There is a residue of good or ill will that many arbitrators take into their post-hearing deliberations. If they "like" one party or that party's lawyer, or if they "dislike" those players, that could influence whether punitive damages are even awarded, and certainly impacts how the final dollars of damages are calculated. If you're going to play hard-ball with your adversary during the discovery phase and hearing phase of an arbitration, you also need to factor in whether your tough-guy attitude is alienating the Panel. On the other hand, you also need to weigh the downside of dragging your heels during discovery against the degree to which it may weaken your opponent's ability to put on its own case. As such, sometimes you're willing to incur some unhappiness from the Panel if it is outweighed by a more important disadvantage imposed upon your opponent.
The role of a good lawyer is more than that of a mere advocate. A wily, veteran, arbitration lawyer knows where the boundaries are, often pushes them, but also knows that you don't want to cross the line between being seen by the Panel as "aggressive and tough," on the one hand, and "disrespectful and dishonest," on the other. Sometimes that's a very fine line in the heat of battle. Less experienced lawyers often fail to recognize the sensibilities of a particular Panel and the cost-benefits of engaging in to-the-mat litigation tactics. The obvious downside is that failing to avoid offending three arbitrators can result in a losing verdict - the more subtle downside is that you "win" your case but are awarded far less than your client deserved because of your or your client's misconduct.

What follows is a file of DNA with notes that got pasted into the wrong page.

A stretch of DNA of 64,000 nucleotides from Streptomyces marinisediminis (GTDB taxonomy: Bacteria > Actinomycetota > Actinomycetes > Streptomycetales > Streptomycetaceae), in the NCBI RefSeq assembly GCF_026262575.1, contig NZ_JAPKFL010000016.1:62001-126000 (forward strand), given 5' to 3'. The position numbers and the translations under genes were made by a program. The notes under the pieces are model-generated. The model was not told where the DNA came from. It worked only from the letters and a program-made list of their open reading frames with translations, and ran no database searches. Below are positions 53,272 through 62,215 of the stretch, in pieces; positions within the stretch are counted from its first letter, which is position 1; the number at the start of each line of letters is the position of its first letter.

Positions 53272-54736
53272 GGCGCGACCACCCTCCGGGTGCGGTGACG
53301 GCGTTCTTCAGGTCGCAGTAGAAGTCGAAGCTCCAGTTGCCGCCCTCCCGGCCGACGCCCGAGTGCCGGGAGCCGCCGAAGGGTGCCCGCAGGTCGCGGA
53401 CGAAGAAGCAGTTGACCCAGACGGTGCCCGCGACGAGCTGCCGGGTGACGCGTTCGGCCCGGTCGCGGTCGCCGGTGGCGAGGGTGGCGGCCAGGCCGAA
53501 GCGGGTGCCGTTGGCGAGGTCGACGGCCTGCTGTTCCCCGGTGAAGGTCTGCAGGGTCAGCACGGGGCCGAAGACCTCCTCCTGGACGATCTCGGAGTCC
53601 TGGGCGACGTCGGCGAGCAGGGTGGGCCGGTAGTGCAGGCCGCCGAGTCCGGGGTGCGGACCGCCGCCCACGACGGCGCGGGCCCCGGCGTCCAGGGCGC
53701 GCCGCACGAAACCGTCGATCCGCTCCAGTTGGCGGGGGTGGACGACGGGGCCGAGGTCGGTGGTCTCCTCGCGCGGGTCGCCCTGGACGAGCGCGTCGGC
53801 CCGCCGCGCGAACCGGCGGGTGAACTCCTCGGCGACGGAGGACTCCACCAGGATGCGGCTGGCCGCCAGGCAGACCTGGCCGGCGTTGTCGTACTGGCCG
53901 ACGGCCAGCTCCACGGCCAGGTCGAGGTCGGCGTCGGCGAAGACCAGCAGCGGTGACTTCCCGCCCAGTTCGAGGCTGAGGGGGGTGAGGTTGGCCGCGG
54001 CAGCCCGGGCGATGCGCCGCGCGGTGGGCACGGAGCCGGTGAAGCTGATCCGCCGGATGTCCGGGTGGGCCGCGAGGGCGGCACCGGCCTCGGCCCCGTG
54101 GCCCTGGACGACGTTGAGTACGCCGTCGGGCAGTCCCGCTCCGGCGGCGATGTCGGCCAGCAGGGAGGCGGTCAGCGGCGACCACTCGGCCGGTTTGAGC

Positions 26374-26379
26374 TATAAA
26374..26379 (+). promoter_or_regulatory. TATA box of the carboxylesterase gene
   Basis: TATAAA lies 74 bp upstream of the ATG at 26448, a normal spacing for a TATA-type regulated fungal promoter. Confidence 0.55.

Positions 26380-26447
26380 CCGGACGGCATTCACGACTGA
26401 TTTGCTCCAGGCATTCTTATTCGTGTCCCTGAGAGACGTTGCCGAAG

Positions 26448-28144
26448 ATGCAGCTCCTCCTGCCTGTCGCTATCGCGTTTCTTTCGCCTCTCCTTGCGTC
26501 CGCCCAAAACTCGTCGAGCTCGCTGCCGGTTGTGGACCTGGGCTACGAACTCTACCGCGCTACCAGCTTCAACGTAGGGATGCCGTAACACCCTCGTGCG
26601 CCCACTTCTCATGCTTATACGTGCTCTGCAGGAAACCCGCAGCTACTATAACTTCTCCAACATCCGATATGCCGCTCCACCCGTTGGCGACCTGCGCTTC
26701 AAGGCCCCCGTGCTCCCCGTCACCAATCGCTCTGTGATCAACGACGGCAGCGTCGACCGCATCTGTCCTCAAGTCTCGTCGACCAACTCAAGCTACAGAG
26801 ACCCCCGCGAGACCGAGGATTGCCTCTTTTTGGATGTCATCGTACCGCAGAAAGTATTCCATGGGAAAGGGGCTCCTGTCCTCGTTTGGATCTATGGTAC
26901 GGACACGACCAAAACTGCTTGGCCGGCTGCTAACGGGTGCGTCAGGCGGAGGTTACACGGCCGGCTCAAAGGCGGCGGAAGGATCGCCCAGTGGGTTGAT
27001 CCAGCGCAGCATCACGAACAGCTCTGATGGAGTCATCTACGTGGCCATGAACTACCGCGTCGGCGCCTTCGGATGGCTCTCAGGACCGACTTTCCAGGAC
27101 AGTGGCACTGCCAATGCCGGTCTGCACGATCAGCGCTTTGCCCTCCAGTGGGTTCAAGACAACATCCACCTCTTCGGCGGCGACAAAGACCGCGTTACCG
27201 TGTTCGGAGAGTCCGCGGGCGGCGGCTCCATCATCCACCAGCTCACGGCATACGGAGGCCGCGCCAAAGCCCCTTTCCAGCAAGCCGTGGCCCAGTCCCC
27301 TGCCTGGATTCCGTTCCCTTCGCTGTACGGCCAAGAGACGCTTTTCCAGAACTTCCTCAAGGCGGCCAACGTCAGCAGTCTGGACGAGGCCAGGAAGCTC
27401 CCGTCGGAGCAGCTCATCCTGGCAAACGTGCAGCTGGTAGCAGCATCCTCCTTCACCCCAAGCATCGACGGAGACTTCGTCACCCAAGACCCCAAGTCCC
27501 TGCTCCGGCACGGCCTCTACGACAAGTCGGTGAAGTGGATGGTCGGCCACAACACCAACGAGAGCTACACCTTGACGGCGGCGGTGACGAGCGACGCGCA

This has been a tough year for Wall Street companies in arbitrations against their former employees. I've reported on some FINRA employment disputes against Merrill Lynch, RBC, Wells Fargo, TD Ameritrade, UBS that didn't end well for those employers. In part, those big firms may have paid the price for a markedly anti-Wall Street bias and the likelihood that many arbitrators in the pool of panelists know of someone laid off by a major broker-dealer or who lost a significant sum of money in investments recommended by those firms. Whatever feel-good aura Wall Street had - with the public and even among FINRA arbitrators - seems dimmed and tarnished these days.
In Minevich, we see just how the sensitive gears, weights, and balances of arbitration come into play. Claimant Minevich lost what would normally be a very critical Motion in Limine and was subjected to the rare order of exclusion by the Panel. That normally does not bode well in terms of the eventual Decision. I think that a fair inference here is that the Panel was not amused and did not like Claimant's tactics during discovery.
On the other hand, the Decision was in Claimant's favor, and dramatically so - both in terms of a massive punitive damage award that was four times the awarded compensatory damages, and in recommending an expungement of the U5. Moreover, the Panel's explanation of the events surrounding Claimant's termination render an unflattering picture of Respondent Wells Fargo and its manager. Frankly, the Panel called the manager a liar under oath - a devastating finding in a FINRA Arbitration.
Reading between the lines, there was a lot of bad blood in this case. It's quite likely that Claimant took this very personally and the prosecution of his case was influenced by a take-no-prisoners directive from him to his lawyer. On the other hand, Respondent's counsel seems to have done the best possible with a horrendous set of facts and the apparently damaging testimony of a key witness who was deemed a liar.